On April 29, 1975, during a massive humanitarian operation that evacuated the remaining Americans and thousands of South Vietnamese civilians, Major Buang-Ly stole a Bird Dog from Con Son Island, taking his family to safety.
Evacuating a Nation
Despite the Paris Peace Agreement supposedly ending the war, the North Vietnamese Army kept the war going.
By early 1975, the NVA has already seized important bases, capturing a couple of coastal areas. This led to a frenzied evacuation, with remaining American and South Vietnamese civilians boarding military aircraft and transport planes.
Fleeing With His Family to Safety
On April 29, 1975, communist forces led by Gen. Van Tien Dung closed in on Con Son Island, the last bases controlled by the Army of the Republic of Vietnam. South Vietnamese Air Force Major Buang-Ly stole an aircraft with his wife and five children with no specific direction in mind.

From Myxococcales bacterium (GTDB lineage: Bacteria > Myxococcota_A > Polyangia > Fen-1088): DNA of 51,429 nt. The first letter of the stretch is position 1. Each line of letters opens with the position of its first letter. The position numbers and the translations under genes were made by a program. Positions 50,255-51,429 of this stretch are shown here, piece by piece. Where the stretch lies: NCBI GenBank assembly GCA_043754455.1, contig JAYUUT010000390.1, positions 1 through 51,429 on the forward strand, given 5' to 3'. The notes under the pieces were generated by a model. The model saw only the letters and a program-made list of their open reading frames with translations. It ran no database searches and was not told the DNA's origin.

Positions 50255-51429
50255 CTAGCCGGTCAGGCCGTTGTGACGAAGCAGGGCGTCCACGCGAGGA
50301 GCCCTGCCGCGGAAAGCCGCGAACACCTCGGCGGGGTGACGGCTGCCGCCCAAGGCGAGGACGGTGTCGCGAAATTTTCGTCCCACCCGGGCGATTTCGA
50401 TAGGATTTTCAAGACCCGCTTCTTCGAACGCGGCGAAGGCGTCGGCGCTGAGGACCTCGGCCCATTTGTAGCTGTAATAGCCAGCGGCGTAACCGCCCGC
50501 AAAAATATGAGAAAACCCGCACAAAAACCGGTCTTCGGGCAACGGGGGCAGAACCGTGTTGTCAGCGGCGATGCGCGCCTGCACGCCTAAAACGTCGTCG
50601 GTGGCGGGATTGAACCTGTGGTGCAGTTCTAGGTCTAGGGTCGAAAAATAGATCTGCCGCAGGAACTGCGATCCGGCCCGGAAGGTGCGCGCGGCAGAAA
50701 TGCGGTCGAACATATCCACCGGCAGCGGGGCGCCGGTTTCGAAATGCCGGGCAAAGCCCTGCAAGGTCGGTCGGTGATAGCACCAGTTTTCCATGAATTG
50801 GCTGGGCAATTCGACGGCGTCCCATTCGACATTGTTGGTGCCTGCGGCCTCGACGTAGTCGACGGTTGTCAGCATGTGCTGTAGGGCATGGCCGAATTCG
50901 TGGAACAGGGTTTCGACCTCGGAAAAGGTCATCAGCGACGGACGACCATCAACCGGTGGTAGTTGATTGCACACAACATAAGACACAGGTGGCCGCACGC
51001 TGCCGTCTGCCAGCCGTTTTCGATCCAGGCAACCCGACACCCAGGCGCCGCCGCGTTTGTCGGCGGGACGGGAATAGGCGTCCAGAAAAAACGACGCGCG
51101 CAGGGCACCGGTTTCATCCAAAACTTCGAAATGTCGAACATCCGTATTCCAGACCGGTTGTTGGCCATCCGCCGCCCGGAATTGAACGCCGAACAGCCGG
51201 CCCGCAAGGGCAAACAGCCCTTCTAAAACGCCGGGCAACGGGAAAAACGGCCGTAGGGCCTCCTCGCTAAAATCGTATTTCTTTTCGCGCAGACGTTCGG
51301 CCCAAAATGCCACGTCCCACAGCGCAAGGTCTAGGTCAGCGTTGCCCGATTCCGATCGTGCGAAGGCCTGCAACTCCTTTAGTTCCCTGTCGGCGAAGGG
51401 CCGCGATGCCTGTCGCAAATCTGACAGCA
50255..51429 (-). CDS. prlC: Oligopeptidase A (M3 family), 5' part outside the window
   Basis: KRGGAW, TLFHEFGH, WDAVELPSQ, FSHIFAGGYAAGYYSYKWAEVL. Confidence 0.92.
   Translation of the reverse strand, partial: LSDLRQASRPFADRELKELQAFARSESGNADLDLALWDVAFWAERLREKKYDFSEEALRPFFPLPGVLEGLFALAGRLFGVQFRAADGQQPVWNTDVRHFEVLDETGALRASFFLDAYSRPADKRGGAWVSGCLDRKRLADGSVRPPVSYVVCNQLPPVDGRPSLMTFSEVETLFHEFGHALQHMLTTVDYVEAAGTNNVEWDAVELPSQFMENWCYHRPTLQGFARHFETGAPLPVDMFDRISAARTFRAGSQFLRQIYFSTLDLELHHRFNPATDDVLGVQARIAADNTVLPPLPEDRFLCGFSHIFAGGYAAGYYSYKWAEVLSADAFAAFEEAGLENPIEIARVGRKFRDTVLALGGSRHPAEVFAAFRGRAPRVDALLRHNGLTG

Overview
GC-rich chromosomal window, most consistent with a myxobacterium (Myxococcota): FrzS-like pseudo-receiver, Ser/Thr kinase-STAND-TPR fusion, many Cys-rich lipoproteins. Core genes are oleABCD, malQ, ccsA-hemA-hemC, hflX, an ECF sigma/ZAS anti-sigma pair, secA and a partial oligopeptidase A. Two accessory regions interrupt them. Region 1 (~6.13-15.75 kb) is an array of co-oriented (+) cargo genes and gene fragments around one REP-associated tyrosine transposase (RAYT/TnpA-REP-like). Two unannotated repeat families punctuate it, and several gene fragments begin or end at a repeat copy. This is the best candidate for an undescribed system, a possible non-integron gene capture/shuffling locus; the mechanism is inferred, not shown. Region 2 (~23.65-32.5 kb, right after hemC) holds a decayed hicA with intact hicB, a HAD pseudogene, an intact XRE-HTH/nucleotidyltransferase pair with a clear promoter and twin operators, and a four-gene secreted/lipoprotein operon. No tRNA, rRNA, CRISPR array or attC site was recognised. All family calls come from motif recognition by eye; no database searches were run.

However, with no working localization instruments and the aircraft’s fuel running out, the South Vietnamese pilot followed a helicopter squadron and then spotted a US aircraft carrier in the open sea.
A High-Risk Landing
When the Bird Dog was initially sighted, Captain Chambers knew that if the plane wasn’t allowed to land, the plane would crash on the deck of the USS Midway.
A note was then dropped, “Can you move these helicopters to the other side? I can land on your runway; I can fly an hour more. Please rescue me. Major Buang, wife, and 5 child.”
Throwing Helicopters at Sea
The crew threw three empty Hueys and one Chinook overboard. Five more helicopters landed and disembarked their passengers, and were thrown overboard as well.
Captain Chambers had to look away from all of the chaos, believing he was going to be court-martialed for disposing of millions of dollars.
He, later on, said, “When a man has the courage to put his family in a plane and make a daring escape like that, you have to have the heart to let him in.”
The Infamous Bird Dog
After landing safely, the Buang Family was eventually transported to the US along with 130,000 refugees. Impressed by the Vietnamese pilot’s bravery, the crew of the USS Midway also established a fund for the family and are now US citizens.
The family still visits the infamous Bird Dog at Florida’s National Naval Aviation Museum.